Mastering Motions to Compel

Celia C. Elwell, the Researching Paralegal, recently pointed to an excellent article in the ABA Journal entitled “6 Keys to Acing Discovery.” The article focuses on preparing for and arguing motions to compel. Post author, Katherine A. Hopkins, cites the following as keys to success:

  1. Avoid canned briefs
  2. Research the court procedures
  3. Research the judge hearing your motion
  4. Research opposing counsel
  5. Make the judge’s life easy
  6. Finally, don’t be a jerk

Read the full article here.

Your first reaction may be: this sounds like a lot of work for a “simple” motion to compel. Perhaps it is. On the other hand, research is something you only need to do once. If you’re in a firm or have a network of fellow practitioners, it should be easy to make a few phone calls about an unfamiliar judge or opposing counsel.

Knowing the court procedures? You better know the court procedures! If it’s been a while or you are new to a particular judicial district in Oregon, start with the OJD Rules Center. Scroll the page to find UTCRs, SLRs, and “other rules,” including the Oregon Rules of Civil Procedure. If you are a Multnomah County practitioner, the new updated 2018 Attorney Reference Manual is now available on the Multnomah Bar Association website. Get it toot sweet!

I can heartily vouch for the tips about making the judge’s life easy and not being a jerk. No one likes the latter. Don’t take the bait if the other side is contentious. Keep your cool and your reputation intact.

As for the judge, put yourself in his/her position. A straightforward, well-organized motion with clearly marked exhibits is a great start. Your argument should be the same.

All Rights Reserved 2018 Beverly Michaelis

Revisiting eFiling Tips

Are you an eFiling expert? Even so, it never hurts to refresh your memory on the
“best of” eFiling tips. Here are some from our friends at Smokeball, purveyors of law practice management software:

Use a separate and distinct eFiling email address
This ensures that important court notices won’t get buried in your unread work or personal messages.

Check your spam and junk email folders
Court mail lands here more often than you might think.

Whitelist important senders
While not full proof, this step at least offers some assurance that messages are more likely to make it to your inbox. Learn more here.

Check the online court docket
This is a simple and effective way to verify that you’ve captured important court deadlines in your calendar.

Don’t wait until the last-minute
Last-minute filings are more likely to go wrong than right. Give yourself a cushion of time to do the job right – and recover from any mistakes.

Sound familiar? I’ve made these same points many times here, in CLEs, and elsewhere. See Nuts and Bolts of Oregon eCourt and Zero Tolerance for e-Filing Error.

Are you an eFiling novice?

If so, check out the “Oregon eFiling Checklist for First Time eFiler,” on the Professional Liability Fund website. From the homepage, select Practice Management > Forms > eCourt. For a thorough overview of eCourt malpractice traps, see my 2017 CLE.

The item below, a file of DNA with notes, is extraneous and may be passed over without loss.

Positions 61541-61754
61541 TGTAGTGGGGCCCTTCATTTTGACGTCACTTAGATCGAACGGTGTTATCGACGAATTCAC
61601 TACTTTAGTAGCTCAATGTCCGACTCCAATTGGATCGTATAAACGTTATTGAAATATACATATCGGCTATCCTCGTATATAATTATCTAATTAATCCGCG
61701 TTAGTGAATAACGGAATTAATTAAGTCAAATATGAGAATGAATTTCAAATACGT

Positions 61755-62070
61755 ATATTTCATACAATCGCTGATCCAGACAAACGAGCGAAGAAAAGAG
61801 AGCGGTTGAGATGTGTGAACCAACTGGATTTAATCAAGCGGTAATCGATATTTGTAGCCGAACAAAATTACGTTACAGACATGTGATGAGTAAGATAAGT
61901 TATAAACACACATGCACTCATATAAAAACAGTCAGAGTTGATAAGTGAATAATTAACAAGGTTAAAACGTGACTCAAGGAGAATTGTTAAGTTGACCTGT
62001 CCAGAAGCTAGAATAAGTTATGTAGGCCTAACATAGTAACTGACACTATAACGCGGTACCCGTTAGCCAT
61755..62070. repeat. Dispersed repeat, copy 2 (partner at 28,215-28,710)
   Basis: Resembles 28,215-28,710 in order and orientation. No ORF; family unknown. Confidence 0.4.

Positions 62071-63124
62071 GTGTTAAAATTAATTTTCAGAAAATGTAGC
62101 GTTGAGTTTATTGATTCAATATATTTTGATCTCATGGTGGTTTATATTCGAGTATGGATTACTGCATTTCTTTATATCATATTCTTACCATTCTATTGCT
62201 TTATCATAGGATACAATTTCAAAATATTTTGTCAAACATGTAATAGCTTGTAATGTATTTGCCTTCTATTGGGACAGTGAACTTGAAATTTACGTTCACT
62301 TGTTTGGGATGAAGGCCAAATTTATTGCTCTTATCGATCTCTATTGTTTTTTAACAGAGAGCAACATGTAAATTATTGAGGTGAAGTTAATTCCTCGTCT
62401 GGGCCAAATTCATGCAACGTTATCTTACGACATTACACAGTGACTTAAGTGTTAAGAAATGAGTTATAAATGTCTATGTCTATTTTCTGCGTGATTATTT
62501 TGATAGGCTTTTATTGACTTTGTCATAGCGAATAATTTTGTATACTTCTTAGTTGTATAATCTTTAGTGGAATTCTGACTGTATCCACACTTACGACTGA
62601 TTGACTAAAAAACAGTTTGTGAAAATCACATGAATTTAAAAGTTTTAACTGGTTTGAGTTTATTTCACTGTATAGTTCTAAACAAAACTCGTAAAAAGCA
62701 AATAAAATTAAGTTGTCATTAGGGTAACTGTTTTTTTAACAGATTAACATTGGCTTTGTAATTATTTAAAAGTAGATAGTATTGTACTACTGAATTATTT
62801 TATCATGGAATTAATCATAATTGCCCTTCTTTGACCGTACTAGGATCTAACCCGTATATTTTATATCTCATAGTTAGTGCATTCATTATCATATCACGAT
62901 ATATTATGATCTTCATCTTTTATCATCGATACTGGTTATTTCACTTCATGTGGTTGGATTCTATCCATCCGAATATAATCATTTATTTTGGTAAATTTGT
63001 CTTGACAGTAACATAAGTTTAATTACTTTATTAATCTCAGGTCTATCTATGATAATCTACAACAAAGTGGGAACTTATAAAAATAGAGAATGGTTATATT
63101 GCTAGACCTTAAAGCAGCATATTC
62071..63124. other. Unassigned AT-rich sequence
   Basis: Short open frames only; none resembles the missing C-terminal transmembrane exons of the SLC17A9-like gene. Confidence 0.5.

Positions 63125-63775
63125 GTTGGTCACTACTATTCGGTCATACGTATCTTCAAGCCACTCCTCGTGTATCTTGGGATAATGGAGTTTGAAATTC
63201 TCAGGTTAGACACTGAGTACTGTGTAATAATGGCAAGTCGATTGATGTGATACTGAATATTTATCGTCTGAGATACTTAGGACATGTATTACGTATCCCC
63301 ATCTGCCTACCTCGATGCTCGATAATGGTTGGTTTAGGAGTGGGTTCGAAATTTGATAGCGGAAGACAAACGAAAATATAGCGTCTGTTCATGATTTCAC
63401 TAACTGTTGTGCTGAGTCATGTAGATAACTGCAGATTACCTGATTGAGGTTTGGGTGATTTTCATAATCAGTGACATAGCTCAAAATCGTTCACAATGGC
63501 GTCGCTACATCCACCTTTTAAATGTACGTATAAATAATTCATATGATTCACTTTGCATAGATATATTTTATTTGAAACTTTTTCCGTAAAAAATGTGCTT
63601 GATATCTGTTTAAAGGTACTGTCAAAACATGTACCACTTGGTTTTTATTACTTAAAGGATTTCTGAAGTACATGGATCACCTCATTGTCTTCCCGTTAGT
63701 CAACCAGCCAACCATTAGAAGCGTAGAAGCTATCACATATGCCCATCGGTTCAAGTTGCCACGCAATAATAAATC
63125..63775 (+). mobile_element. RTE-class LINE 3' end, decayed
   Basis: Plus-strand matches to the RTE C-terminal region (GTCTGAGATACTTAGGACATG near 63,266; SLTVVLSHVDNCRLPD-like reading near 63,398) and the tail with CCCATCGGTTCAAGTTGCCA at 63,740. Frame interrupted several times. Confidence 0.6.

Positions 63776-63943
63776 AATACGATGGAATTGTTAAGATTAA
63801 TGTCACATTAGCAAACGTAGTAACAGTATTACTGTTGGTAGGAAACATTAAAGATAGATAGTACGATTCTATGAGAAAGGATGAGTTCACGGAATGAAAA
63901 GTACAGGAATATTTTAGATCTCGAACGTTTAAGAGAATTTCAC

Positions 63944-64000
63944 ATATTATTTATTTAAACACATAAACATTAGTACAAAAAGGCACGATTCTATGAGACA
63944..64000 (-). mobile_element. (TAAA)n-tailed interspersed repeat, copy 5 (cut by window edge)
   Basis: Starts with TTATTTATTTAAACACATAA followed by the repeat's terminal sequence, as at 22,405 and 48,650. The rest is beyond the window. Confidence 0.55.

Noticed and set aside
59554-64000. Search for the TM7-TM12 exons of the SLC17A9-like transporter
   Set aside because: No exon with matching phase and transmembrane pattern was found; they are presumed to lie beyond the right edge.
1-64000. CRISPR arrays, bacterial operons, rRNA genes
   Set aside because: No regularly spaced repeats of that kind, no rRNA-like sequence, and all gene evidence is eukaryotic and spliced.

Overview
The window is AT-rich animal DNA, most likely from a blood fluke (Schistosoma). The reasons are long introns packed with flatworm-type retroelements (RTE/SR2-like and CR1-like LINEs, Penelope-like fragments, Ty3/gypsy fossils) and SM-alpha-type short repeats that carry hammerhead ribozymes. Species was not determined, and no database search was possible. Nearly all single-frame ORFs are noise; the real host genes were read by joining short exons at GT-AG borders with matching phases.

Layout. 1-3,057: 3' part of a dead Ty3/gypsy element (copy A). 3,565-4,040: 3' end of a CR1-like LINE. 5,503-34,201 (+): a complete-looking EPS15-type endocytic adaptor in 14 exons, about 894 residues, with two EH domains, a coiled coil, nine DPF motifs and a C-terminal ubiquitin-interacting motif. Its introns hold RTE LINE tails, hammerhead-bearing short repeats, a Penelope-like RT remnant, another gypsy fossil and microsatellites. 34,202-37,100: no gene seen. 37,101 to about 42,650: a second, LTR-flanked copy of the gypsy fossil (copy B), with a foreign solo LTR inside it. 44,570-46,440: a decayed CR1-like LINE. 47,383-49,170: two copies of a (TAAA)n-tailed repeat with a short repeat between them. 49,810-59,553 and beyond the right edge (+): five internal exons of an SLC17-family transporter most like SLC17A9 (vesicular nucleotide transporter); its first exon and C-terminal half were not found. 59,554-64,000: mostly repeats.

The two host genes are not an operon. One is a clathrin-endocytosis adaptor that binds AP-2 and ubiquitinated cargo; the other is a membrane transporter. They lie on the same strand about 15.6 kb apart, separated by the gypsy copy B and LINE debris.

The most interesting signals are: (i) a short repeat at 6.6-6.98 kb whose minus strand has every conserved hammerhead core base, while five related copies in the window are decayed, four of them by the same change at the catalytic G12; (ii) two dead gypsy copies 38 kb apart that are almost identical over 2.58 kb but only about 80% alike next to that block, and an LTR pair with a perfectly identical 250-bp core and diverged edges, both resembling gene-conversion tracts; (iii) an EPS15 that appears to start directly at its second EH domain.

The case for Oregon eService

Read the October issue of the Oregon State Bar Bulletin featuring “The Case for Oregon eService: An Underused Asset.” If you missed the Oregon eService CLE earlier this year, consider ordering the video or audio recording. Answers to frequently asked questions may be found here.

All Rights Reserved – 2018 – Beverly Michaelis

Tiplet: Proposed Judgments and Orders

Questions about submitting proposed judgments and orders under UTCR 5.100? Wondering what notice you have to give to the other side?  Here is a handy-dandy reference from Multnomah County’s Family Law Court, published by the Professional Liability Fund.

While this was written with family law practitioners in mind, it’s a useful resource for any practitioner.  Here are a few highlights:

What does UTCR 5.100 require?

With few exceptions, you must provide notice to the other party before submitting a proposed order or judgment. If the other party is self-represented, you must also include notice of the timeframe that party has to object. If you receive objections, you must attempt to resolve them.  Additionally, every proposed order and judgment must contain a Certificate of Readiness telling the Judge why the document is ready for judicial signature and setting out the status of any objections received.

Why do we need UTCR 5.100?

There are three main reasons why proposed orders and judgments must be processed according to this rule:

  1. Documents requiring judicial signature are routed separately through the court’s electronic case management system.  Segregating proposed orders and judgments is efficient and speeds up the signing process.
  2. There is no system which allows the court to “hold” documents waiting for time periods to pass prior to judicial signature.
  3. Pro se litigants need proper notice.

What is the notice period under UTCR 5.100?

“When the other side is represented, the drafter must wait 3 days, plus an additional 3, before submitting the document to court. When the other side is self-represented, the drafter must wait 7 days, plus an additional 3. The “3 extra days” requirement derives from ORCP 10B, which was modified by the 2015 Oregon Legislature to apply the 3-day extension to service by email, fax, and electronic service instead of just posted mail. UTCR 1.130 applies ORCP 10 to time periods set by the UTCRs.”

Other FAQs

Four pages of answers await here for practitioners.  Get answers to questions like:

  • What are the situations where a statute or rule authorizes submission [of a proposed order] without notice?
  • Can I combine my Certificate of Readiness with a Certificate of Service?
  • Is the Certificate of Readiness filed as a separate document, or somehow incorporated into my proposed order of judgment?
  • Does my Certificate of Readiness have to set out the address at which I served the other party with the copy of the proposed order/judgment?
  • Does this rule apply to Motions to Postpone?

Keep in mind that in some instances UTCR 5.100 is either unclear or does not explicitly address all situations.  This makes the FAQ re UTCR 5.100 in Multnomah County Family Court a very valuable reference.